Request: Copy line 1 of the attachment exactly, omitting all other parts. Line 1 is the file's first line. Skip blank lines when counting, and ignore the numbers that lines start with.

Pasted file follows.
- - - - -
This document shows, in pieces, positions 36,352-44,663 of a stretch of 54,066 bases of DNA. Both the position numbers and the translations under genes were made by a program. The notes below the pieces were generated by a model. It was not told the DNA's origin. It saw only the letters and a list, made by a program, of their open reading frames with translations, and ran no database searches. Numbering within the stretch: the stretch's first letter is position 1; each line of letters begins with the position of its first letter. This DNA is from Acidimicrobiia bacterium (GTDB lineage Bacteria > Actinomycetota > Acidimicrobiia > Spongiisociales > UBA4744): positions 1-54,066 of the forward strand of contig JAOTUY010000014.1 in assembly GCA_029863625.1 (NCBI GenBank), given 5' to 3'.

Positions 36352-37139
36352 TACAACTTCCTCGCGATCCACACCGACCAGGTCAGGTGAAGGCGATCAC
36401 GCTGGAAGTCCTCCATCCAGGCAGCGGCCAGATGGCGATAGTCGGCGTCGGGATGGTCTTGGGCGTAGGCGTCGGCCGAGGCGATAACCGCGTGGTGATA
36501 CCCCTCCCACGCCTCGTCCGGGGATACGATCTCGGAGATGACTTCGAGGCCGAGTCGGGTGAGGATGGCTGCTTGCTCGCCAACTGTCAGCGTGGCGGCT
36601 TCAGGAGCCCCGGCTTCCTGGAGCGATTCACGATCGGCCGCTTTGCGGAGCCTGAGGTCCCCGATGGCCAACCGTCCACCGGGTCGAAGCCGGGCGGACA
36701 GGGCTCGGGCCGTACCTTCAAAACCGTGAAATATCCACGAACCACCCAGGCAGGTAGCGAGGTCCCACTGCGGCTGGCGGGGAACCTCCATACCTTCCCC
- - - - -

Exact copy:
This document shows, in pieces, positions 36,352-44,663 of a stretch of 54,066 bases of DNA. Both the position numbers and the translations under genes were made by a program. The notes below the pieces were generated by a model. It was not told the DNA's origin. It saw only the letters and a list, made by a program, of their open reading frames with translations, and ran no database searches. Numbering within the stretch: the stretch's first letter is position 1; each line of letters begins with the position of its first letter. This DNA is from Acidimicrobiia bacterium (GTDB lineage Bacteria > Actinomycetota > Acidimicrobiia > Spongiisociales > UBA4744): positions 1-54,066 of the forward strand of contig JAOTUY010000014.1 in assembly GCA_029863625.1 (NCBI GenBank), given 5' to 3'.